I Got Off At George Street -- told by Dave Smethurst

[an account of the legacy of the tracts ministry of Frank Jenner, a resident of Sydney, Australia]

This all started a number of years ago in a Baptist church in Crystal Palace in South London.  The Sunday morning service was closing, and a man stood up at the back and raised his hand and said:

“Excuse me, pastor, can I share a short testimony?”

The pastor looked at his watch and said:

“You have three minutes.”

The man proceeded with his story:

“I’ve just moved into this area. I used to live in Sydney, Australia. Just a few months back, I was visiting some relatives and I was walking down George Street. You know where George Street is – in Sydney going from the Business Area out to the Rock – the colonial area.

A strange little white haired man stepped out from a shop doorway, put a pamphlet in my hand and said:

'Excuse me sir, are you saved? If you die tonight, are you going to heaven?'

“I was astounded by these words. No one had ever asked me that. I thanked him courteously, and all the way home to London this puzzled me. I called a friend, and thank God he was a Christian, and he led me to Christ.”

The Baptists love testimonies like that. Everyone applauded and welcomed him into their fellowship.

The Baptist pastor flew to Adelaide, Australia the next week, and 10 days later in the middle of a three day series in a Baptist church in Adelaide, a woman came up to him for some counseling. He wanted to establish where she stood with Christ. She said:

“I used to live in Sydney, and just a couple of months back I was visiting some friends in Sydney doing some last minute shopping down George Street. A strange little white haired man stepped out of a shop doorway and offered me a pamphlet and said:

'Excuse me, madam, are you saved? If you die tonight, are you going to heaven?'

“I was disturbed by those words. When I got home to Adelaide, I knew this Baptist church was on the next block from me. I sought out the pastor, and he led me to Christ. So I am telling you that I am a Christian.”

The London pastor was now very puzzled. Twice in two weeks he had heard the same testimony. He then flew to preach in the Mount Pleasant Church in Perth. When his teaching series was over, the senior elder of that church took him out for a meal, and he asked the elder how he got saved.

“I grew up in this church from the age of 15. I never made a commitment to Jesus, just hopped on the bandwagon like everyone else. Because of my business ability, I grew up to a place of influence. I was on a business trip to Sydney just three years ago. An obnoxious, spiteful little man stepped out of a shop doorway, offered me a religious pamphlet – cheap junk – and accosted me with a question:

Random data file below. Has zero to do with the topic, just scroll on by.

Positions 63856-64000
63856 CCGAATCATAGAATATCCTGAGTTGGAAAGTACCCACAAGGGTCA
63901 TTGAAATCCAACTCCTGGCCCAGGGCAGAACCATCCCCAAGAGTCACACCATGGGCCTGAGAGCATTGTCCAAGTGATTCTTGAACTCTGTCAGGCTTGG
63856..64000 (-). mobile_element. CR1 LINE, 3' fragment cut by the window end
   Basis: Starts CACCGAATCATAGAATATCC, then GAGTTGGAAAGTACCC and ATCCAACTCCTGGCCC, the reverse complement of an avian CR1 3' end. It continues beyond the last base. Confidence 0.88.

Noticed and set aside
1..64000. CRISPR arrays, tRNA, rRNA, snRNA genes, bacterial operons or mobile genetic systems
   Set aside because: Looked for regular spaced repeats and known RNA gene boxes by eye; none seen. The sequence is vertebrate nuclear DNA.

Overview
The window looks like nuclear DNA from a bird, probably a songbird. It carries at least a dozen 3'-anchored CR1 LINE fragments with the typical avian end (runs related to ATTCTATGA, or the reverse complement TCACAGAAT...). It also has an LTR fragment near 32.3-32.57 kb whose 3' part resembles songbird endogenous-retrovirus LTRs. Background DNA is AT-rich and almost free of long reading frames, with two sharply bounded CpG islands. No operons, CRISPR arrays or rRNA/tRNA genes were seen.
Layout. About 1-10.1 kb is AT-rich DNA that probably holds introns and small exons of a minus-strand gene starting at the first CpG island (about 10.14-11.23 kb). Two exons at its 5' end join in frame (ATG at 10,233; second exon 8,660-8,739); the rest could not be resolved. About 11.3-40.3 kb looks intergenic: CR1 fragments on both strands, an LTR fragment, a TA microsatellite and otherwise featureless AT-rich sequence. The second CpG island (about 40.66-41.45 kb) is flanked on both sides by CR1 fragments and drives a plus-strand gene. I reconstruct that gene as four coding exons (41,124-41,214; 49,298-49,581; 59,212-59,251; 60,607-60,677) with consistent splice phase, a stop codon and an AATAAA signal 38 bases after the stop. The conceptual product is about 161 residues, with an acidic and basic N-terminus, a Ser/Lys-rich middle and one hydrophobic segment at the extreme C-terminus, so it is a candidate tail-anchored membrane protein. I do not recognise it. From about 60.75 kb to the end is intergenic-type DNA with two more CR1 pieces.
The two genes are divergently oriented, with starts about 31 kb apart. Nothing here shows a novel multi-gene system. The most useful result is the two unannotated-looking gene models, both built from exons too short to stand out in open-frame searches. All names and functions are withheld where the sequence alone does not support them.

'Excuse me sir, are you saved? If you die tonight, are you going to heaven?'

I tried to tell him I was a Baptist elder. He wouldn’t listen to me.  I was seething with anger all the way home from Sydney to Perth. I told my pastor, thinking that he would sympathize, but he agreed. He had been disturbed for years knowing that I didn’t have a relationship with Jesus, and he was right. My pastor led me to Jesus just three years ago.”

The London preacher flew home and was soon speaking at the Keswick conventions in the Lake District, and he threw in these three testimonies. At the close of this teaching series, four elderly pastors came up and explained that they too had been saved, between 25 and 30 years earlier, through that same little man on George Street, offering them a pamphlet and asking that same question.

The following week, he flew to a similar Keswick convention in the Caribbean for missionaries. He shared the same testimonies. At the close of his teaching, three missionaries came forward, and said that they had also had been saved, between 15 and 25 years earlier, by that same little man’s testimony... they were asked the same question on George Street in Sydney.

Next he stopped in Atlanta, Georgia to speak at a Naval Chaplain convention.  Here for three days he spoke to over 1000 Naval Chaplains. Afterwards, the Chaplain General took him out for a meal, and he asked the Chaplain how he became a Christian.

“It was miraculous. I was a rating on a Naval battleship and I lived a reprobate life. We were doing exercises in the South Pacific and we docked at Sydney harbor for replenishments. We hit Kings Cross with a vengeance. I was blind drunk, got on the wrong bus and got off in George Street. As I got off the bus, I thought I saw a ghost as this man jumped out in front of me, pushed a pamphlet in my hand and said:

'Sailor, are you saved? If you die tonight, are you going to heaven?'

The fear of God hit me immediately. I was shocked sober, ran back to the ship, and sought out the Chaplain. He led me to Christ. I soon began to prepare for the ministry under his guidance. I am now in charge of 1000 chaplains who are bent on soul winning today.”

Six months later that London pastor flew to a conference for 5,000 Indian missionaries in a remote part of NE India. At the end, the head missionary took him to his humble little home for a simple meal. He asked how he as a Hindu came to Christ.

“I grew up in a very privileged position. I worked for the Indian Diplomatic Mission and I traveled the world. I am so glad for the forgiveness of Christ and His blood covering my sin, because I would be very embarrassed if people found out what I got into. One period of diplomatic service took me to Sydney. I was doing some last minute shopping, laden with toys and clothes for my children. I was walking down George Street when a courteous, white haired little man stepped out in front of me, and offered me a pamphlet and said: